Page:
How to Transition from Doing to Managing

The toughest transition I see with new leaders is to move from doing to managing. All those things you were celebrated and rewarded for in your last role aren’t part of this new role. You need to master some new skills to be successful in this role. Here are three tips to help with this transition.

1 – Let go of your old identity. So often, I’ll ask new leaders to tell me about themselves, and it’s easy for them to go back to their old identity. “I was the top salesperson in my region.” This role requires a new self-image, “I coach my team to be high performers based on my experience and their skills.” Let go of who you were as an individual contributor because your new role is accountable for the success of a larger goal.

2 – Identify the traits your team needs in a manager. Think of the best managers you had; what were their best qualities? Did they give you autonomy? Would they listen to your challenges without jumping in to solve everything quickly? Now think about your team members; when have you seen them at their best and what role did their manager play? When I lead a very diverse team, some were motivated by public recognition while others preferred a personal email, letter, or conversation. Some wanted me to tell them the answer while others wanted to talk through situations. Remember your new role is to make the team succeed so adapt to their needs.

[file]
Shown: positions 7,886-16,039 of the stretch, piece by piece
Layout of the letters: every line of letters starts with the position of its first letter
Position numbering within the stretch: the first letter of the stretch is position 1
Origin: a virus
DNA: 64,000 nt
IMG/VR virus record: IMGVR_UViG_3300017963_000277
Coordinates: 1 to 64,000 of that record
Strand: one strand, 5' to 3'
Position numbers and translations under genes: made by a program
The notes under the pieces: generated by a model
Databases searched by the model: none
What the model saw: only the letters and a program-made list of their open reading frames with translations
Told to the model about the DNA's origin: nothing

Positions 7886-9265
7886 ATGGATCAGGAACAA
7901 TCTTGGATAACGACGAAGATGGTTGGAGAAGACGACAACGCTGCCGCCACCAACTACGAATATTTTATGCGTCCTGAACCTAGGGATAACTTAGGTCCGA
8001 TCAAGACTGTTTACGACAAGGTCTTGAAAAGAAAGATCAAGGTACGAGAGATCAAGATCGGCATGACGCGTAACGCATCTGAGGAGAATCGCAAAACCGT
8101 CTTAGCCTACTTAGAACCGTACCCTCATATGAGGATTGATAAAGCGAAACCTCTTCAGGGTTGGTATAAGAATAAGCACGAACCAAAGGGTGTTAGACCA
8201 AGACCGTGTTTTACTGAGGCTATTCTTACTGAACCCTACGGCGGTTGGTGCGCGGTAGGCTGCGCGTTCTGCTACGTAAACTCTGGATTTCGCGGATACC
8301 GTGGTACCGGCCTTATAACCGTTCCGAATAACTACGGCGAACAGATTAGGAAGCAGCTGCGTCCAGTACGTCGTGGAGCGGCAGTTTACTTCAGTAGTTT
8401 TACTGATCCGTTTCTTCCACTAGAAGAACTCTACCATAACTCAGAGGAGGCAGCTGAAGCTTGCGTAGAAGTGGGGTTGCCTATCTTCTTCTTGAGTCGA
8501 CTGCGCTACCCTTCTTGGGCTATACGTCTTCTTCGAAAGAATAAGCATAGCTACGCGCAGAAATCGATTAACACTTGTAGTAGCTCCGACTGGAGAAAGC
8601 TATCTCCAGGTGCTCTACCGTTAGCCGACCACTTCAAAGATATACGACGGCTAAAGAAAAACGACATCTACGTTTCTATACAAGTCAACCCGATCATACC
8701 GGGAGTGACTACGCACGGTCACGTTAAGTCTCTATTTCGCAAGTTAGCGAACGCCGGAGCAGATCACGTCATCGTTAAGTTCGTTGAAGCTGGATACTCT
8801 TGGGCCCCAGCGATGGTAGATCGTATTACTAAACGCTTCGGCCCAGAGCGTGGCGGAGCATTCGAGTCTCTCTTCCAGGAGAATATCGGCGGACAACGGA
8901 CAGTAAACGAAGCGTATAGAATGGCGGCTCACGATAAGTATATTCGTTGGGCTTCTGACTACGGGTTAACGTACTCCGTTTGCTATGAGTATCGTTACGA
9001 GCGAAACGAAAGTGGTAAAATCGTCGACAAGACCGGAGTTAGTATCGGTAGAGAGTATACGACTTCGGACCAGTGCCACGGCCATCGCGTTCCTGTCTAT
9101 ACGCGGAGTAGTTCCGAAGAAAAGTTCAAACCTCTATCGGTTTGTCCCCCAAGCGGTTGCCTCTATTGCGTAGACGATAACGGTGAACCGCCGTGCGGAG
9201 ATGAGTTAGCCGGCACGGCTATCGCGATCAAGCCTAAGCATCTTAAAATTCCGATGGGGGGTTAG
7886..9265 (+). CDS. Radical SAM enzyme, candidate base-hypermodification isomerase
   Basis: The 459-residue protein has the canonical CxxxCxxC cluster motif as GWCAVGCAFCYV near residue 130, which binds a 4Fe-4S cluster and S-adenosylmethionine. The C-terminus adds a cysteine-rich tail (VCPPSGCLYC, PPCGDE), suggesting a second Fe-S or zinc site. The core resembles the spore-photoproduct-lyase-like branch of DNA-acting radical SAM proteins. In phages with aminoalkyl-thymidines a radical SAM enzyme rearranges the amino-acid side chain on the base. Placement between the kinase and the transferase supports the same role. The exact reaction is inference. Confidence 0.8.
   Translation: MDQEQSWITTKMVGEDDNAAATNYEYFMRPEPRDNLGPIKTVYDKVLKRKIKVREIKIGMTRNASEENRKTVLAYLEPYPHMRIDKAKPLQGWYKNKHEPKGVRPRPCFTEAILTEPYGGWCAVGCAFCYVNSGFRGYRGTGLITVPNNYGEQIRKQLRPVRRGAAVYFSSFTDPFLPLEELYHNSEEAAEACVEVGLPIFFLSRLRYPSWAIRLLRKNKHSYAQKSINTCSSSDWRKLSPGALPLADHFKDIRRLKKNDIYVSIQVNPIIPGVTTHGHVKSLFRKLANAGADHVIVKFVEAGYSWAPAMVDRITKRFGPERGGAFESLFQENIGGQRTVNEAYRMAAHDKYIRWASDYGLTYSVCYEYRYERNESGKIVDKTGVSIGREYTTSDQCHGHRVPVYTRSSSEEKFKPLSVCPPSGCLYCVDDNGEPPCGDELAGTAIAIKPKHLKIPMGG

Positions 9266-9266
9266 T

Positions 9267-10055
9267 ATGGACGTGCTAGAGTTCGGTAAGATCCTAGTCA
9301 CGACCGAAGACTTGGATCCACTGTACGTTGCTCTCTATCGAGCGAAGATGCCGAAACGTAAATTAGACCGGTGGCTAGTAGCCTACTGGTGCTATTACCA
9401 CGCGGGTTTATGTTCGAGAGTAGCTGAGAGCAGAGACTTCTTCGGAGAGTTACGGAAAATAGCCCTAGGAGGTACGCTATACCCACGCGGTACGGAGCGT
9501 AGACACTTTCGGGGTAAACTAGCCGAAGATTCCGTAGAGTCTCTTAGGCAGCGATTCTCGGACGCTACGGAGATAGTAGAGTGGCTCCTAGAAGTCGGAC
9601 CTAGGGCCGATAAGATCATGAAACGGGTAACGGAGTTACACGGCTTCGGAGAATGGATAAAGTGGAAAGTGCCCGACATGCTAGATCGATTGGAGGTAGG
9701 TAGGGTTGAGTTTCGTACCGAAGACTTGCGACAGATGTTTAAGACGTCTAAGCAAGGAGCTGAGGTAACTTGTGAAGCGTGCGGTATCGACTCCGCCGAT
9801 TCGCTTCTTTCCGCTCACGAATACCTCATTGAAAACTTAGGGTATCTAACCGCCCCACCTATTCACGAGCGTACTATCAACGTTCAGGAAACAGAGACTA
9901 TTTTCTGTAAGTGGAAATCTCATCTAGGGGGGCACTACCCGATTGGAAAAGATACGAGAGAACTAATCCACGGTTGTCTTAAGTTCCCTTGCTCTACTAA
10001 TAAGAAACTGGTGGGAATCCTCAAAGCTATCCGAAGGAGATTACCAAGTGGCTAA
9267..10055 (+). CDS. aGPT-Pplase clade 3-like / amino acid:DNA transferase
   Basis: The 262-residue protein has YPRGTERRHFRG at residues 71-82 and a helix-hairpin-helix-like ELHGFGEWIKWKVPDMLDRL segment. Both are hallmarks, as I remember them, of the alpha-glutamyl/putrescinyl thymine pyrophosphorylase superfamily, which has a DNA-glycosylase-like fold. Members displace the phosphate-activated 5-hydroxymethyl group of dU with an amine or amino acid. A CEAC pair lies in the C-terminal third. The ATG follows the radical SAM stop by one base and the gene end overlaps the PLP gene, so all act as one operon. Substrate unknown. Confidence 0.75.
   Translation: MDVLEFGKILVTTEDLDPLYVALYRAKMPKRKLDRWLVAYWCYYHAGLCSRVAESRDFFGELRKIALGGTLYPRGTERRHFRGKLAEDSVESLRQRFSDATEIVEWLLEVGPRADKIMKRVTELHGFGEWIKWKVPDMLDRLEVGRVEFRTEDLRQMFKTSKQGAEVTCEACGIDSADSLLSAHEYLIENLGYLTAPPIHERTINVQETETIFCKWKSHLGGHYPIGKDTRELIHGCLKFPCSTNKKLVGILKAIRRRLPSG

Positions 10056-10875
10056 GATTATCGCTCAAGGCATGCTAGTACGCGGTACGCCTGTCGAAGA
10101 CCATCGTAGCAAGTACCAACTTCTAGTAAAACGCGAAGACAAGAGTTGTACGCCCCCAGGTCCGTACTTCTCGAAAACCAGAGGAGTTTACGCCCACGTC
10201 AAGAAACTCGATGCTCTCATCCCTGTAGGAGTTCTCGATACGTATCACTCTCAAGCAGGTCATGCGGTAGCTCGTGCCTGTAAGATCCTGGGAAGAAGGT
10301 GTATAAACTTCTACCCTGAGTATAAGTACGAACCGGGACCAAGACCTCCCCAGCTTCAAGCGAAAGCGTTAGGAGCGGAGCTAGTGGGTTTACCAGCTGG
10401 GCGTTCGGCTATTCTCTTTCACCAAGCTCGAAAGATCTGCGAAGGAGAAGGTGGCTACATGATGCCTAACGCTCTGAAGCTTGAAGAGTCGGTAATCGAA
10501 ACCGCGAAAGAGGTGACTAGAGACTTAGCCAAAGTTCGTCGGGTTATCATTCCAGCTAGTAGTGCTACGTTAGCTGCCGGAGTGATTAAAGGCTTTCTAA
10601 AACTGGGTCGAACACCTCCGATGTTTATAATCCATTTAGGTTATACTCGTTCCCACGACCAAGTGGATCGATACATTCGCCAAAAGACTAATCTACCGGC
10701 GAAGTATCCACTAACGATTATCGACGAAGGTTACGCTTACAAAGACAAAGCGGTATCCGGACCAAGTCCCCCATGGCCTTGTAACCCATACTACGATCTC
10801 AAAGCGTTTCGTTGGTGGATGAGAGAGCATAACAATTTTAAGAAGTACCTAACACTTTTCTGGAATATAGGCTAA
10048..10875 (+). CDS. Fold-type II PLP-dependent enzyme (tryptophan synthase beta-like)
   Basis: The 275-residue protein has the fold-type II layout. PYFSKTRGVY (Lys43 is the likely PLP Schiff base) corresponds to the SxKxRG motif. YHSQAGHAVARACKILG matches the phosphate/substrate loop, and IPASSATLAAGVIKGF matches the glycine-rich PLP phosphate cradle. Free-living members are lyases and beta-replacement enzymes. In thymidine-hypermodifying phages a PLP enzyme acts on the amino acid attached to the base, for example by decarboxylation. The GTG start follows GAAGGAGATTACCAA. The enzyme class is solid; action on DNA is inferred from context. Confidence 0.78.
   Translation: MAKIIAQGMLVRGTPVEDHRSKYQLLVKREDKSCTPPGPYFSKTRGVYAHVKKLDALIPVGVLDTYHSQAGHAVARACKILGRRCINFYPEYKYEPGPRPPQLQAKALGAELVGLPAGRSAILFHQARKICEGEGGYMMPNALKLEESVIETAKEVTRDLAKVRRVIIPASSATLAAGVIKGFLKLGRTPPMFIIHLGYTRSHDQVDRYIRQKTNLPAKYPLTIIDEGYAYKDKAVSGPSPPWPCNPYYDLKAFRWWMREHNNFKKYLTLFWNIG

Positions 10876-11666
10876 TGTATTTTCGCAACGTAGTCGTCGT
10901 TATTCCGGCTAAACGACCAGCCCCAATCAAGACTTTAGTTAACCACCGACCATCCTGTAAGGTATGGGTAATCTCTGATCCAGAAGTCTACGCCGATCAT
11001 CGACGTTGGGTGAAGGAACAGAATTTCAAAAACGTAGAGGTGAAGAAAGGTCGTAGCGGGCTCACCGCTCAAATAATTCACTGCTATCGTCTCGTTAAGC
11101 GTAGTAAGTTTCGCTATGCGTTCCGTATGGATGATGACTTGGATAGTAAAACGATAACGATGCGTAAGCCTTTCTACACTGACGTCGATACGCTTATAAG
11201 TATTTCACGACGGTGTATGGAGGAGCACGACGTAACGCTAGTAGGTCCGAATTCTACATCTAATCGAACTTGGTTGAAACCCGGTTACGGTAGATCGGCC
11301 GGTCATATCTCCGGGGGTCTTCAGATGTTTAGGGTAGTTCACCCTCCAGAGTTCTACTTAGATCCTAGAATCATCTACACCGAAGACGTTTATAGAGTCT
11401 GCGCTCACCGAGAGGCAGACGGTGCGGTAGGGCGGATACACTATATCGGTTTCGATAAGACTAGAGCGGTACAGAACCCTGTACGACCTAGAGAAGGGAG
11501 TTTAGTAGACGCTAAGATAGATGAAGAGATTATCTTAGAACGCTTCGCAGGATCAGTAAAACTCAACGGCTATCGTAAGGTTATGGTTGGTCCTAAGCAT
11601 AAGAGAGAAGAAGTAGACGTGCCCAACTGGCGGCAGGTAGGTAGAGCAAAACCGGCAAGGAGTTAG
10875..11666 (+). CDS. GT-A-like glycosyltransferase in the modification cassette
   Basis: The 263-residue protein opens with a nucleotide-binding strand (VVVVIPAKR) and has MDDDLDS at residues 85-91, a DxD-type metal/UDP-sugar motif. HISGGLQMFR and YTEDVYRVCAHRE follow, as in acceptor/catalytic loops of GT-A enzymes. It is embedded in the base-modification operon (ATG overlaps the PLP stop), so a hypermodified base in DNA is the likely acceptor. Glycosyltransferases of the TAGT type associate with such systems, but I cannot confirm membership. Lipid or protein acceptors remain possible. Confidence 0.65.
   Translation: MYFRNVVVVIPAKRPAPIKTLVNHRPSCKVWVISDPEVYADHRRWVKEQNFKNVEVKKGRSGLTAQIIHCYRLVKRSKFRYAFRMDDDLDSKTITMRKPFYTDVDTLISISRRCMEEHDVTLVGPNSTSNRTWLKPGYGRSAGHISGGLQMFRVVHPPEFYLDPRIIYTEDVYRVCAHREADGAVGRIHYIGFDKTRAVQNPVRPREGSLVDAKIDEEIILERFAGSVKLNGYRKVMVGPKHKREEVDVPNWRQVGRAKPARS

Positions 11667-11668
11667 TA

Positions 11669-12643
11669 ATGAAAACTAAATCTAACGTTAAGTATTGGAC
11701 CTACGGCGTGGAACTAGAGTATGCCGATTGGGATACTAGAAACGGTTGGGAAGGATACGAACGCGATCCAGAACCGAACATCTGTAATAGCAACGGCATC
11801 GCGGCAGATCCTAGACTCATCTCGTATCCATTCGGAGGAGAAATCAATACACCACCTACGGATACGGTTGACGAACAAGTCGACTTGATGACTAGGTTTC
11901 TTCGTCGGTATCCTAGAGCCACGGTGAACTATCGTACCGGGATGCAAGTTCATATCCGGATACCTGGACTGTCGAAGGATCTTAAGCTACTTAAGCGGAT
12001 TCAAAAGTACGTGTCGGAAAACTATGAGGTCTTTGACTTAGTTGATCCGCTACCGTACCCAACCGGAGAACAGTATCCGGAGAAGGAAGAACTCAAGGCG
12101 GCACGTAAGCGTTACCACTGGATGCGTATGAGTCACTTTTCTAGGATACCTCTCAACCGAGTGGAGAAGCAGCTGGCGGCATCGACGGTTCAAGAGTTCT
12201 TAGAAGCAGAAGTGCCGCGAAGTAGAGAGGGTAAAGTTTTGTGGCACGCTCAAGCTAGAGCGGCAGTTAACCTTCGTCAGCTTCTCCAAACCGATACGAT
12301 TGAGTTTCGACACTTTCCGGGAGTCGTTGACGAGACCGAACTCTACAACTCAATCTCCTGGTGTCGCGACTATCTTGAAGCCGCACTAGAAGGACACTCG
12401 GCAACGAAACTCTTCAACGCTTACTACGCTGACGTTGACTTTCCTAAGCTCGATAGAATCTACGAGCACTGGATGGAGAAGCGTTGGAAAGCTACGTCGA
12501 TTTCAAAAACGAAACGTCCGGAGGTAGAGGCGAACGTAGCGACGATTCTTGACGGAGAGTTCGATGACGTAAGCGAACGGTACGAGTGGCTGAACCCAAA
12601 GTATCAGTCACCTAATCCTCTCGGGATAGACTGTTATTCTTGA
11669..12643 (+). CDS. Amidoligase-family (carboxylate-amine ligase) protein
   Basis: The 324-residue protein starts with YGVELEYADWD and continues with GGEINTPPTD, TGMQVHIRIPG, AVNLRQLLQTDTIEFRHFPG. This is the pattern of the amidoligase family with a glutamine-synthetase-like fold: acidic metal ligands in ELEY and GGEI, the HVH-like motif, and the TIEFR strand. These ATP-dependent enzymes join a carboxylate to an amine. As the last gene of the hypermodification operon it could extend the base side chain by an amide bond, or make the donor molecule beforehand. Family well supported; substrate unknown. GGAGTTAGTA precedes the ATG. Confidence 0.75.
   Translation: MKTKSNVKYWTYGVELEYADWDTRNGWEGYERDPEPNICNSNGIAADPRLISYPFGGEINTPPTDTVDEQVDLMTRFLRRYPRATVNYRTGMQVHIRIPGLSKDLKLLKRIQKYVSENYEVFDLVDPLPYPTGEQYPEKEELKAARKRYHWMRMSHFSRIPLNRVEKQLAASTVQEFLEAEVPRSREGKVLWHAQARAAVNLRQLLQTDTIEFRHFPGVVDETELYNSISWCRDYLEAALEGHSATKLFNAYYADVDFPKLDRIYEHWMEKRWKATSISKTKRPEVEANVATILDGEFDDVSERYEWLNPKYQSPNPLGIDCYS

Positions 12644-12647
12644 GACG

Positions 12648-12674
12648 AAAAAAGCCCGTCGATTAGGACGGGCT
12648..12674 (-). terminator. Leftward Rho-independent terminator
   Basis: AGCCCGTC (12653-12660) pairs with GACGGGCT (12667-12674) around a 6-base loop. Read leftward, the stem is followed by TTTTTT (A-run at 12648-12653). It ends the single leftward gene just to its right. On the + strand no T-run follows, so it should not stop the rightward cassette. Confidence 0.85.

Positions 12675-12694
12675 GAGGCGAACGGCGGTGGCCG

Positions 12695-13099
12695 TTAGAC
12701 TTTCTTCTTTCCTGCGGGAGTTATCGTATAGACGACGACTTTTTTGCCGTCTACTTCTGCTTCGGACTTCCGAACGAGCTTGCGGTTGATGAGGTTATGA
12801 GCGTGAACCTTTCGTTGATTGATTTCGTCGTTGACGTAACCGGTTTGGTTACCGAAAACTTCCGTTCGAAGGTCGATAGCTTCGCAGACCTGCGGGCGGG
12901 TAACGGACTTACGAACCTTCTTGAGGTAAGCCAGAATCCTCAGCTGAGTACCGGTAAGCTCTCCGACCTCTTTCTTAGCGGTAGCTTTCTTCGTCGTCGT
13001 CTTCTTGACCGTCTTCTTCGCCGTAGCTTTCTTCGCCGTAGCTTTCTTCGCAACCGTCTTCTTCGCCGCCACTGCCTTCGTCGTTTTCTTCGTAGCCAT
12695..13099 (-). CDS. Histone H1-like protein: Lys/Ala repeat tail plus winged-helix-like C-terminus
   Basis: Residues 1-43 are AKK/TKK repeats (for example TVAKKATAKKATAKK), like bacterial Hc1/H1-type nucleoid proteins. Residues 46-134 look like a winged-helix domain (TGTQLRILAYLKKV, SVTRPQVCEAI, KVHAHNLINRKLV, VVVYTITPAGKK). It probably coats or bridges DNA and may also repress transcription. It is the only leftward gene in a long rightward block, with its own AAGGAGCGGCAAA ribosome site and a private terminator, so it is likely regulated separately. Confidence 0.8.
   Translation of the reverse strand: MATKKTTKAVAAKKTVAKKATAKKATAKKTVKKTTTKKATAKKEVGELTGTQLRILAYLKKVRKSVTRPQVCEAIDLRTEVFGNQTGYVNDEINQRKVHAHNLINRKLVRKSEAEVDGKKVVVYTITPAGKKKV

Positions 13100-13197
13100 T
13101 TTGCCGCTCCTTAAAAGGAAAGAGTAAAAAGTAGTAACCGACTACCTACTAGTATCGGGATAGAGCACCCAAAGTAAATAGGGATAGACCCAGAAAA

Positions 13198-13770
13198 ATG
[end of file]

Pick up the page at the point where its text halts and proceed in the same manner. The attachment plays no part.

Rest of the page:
3 – Find sources of support and inspiration. Know that you are not in this alone. The weight of the world shouldn’t be on your shoulders. The new role is a fantastic opportunity to learn new skills and take on new tasks. Find ways you can keep getting better by learning from books, podcasts, and mentors. Find someone (of course, I’d recommend a Leadership Coach like me) to support you by talking through sticky situations, defining goals, and being your accountability partner.

Finally, remember your role is not to do your team’s job. As tempting as it may be to jump in and ghostwrite a tough email for them or fix some corrupt code; figure out how you can support your team to do their job. It may take longer, and it may get to a point when you realize a team member should be a different role and separate from the company. Resist the urge and don’t do the work; manage the work.

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